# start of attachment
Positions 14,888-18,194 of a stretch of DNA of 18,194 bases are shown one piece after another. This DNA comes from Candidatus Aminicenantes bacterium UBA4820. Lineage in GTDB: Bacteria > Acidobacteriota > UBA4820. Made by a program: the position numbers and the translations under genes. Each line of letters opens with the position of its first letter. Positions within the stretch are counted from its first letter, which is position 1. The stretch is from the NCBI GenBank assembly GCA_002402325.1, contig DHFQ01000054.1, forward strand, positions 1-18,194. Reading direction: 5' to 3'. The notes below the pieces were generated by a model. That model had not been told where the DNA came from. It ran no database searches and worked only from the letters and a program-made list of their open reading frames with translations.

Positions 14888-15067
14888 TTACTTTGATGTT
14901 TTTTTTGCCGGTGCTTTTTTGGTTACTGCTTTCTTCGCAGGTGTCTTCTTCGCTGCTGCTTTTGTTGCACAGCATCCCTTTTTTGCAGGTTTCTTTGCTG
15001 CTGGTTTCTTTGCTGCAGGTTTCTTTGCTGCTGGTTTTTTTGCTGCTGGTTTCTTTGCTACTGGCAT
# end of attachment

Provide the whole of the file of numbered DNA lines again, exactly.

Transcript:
Positions 14,888-18,194 of a stretch of DNA of 18,194 bases are shown one piece after another. This DNA comes from Candidatus Aminicenantes bacterium UBA4820. Lineage in GTDB: Bacteria > Acidobacteriota > UBA4820. Made by a program: the position numbers and the translations under genes. Each line of letters opens with the position of its first letter. Positions within the stretch are counted from its first letter, which is position 1. The stretch is from the NCBI GenBank assembly GCA_002402325.1, contig DHFQ01000054.1, forward strand, positions 1-18,194. Reading direction: 5' to 3'. The notes below the pieces were generated by a model. That model had not been told where the DNA came from. It ran no database searches and worked only from the letters and a program-made list of their open reading frames with translations.

Positions 14888-15067
14888 TTACTTTGATGTT
14901 TTTTTTGCCGGTGCTTTTTTGGTTACTGCTTTCTTCGCAGGTGTCTTCTTCGCTGCTGCTTTTGTTGCACAGCATCCCTTTTTTGCAGGTTTCTTTGCTG
15001 CTGGTTTCTTTGCTGCAGGTTTCTTTGCTGCTGGTTTTTTTGCTGCTGGTTTCTTTGCTACTGGCAT